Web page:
It’s not whether you win or lose, it’s how you play the game. Old-fashioned I know, but I think it’s right. Don’t care any less about winning. The point is to care most about playing by a high standard, which makes winning truly worthwhile.
Today, too often, we see a different standard in play: win at all costs. My team right or wrong. This morally degrades our society. Many Republicans were amazed that the country didn’t stand up behind them in the impeachment and trial of President Clinton. But polls throughout the scandal showed that most voters thought Mr. Clinton’s morality was about average for politicians in Washington. Had those in Congress held any true moral authority with the public it might have gone differently.
Take George Nethercutt from Washington State. He said Clinton should resign for breaking his word and misleading the country. But then Nethercutt broke his commitment to the voters to step down after three terms. Illegal Chinese money poured into the 1996 Clinton/Gore campaign. We were shocked by it, but again there was no trust in Congress to investigate. Similar illegalities occurred in Republican Jay Kim’s 1992 race. A third of his campaign funds came from illegal contributions. Yet GOP leaders didn’t expel him; they supported him. Rep. David Drier said, “His plight has not diminished his effectiveness here in Congress.” What a rotten bunch! Given a choice, Americans will rally to those who play the game with honor and justice. Given a choice.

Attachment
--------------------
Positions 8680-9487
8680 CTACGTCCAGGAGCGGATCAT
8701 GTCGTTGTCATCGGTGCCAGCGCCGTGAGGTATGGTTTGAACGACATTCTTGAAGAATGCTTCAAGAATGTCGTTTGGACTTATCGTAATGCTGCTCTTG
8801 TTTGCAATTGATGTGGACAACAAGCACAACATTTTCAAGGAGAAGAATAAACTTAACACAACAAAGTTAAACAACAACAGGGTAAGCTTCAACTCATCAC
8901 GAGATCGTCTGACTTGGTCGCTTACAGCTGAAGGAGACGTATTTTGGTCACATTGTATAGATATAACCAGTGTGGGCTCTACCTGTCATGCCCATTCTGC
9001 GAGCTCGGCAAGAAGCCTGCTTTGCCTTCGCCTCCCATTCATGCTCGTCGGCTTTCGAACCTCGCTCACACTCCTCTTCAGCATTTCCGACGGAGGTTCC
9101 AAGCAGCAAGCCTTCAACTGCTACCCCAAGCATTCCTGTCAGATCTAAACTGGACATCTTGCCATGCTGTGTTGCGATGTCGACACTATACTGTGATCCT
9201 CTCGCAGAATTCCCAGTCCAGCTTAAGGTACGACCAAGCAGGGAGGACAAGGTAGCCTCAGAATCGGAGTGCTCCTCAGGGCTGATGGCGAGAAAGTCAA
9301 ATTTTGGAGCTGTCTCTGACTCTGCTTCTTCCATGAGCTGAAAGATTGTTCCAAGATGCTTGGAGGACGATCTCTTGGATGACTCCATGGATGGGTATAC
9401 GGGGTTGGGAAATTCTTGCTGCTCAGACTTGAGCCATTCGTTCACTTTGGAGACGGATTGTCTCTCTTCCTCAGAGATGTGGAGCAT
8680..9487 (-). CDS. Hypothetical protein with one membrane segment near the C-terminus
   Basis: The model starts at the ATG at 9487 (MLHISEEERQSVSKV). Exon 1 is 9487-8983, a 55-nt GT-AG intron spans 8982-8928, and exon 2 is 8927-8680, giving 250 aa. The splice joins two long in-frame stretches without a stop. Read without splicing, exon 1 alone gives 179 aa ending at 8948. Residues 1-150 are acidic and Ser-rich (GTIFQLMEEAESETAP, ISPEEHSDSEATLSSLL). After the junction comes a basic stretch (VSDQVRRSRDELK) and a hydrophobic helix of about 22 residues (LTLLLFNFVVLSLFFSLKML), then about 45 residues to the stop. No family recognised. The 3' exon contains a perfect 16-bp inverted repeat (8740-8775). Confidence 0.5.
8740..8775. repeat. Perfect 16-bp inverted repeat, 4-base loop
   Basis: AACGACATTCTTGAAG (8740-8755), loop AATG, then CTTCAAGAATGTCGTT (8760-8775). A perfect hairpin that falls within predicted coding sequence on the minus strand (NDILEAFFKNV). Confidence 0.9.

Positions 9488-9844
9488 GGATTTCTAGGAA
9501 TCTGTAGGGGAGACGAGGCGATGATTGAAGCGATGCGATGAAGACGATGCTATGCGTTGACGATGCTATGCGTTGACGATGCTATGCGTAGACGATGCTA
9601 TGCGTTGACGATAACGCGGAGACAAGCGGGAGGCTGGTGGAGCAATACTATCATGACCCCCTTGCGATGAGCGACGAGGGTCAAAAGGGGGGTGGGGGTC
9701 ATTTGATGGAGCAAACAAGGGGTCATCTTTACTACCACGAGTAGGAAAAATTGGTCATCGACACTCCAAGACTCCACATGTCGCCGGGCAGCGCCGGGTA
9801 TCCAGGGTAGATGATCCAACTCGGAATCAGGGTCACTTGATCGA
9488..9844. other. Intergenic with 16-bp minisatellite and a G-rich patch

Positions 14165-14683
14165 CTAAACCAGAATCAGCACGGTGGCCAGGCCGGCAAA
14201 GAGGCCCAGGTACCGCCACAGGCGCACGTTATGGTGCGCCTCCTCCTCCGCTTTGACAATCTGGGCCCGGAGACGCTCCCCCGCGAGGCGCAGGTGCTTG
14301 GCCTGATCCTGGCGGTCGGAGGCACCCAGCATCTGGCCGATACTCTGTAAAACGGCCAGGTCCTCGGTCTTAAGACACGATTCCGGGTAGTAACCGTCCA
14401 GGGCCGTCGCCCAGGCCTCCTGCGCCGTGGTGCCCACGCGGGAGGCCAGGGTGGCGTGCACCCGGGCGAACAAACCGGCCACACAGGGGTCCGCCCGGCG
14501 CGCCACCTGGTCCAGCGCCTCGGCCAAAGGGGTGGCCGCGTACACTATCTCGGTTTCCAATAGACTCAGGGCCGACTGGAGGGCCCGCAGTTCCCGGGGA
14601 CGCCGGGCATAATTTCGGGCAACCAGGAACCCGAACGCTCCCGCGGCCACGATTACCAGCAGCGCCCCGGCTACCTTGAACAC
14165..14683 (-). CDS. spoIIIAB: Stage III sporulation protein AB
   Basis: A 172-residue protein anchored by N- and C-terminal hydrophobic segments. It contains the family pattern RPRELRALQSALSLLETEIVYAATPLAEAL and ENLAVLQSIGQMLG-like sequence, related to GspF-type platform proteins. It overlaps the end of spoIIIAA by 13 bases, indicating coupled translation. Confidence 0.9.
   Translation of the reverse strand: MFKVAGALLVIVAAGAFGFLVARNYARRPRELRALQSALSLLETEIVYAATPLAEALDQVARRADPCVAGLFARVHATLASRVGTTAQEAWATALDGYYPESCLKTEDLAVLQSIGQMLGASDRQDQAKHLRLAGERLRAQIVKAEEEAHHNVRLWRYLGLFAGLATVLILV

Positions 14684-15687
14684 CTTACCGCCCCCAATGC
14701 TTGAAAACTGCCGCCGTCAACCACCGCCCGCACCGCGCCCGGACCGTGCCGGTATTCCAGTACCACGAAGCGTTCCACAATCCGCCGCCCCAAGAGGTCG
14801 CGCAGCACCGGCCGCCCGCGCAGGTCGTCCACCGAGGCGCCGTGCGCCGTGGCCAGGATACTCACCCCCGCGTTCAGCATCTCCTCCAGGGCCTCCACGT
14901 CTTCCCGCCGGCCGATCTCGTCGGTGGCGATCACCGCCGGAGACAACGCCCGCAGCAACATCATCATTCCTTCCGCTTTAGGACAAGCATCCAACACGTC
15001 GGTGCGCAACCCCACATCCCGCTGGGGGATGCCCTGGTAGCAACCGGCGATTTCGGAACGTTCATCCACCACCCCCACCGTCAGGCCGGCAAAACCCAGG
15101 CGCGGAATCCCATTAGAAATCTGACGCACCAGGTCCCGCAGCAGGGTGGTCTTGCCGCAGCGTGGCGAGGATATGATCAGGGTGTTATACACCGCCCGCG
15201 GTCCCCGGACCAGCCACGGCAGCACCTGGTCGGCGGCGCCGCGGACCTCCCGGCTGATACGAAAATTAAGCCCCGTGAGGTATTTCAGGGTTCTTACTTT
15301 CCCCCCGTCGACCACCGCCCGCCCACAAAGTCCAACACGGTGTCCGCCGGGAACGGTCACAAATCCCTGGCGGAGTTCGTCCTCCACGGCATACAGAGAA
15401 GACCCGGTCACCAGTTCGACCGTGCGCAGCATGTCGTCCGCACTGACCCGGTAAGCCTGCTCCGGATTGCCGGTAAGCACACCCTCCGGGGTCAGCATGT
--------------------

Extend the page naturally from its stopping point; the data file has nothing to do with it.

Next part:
This is Common Sense.Â I’m Paul Jacob.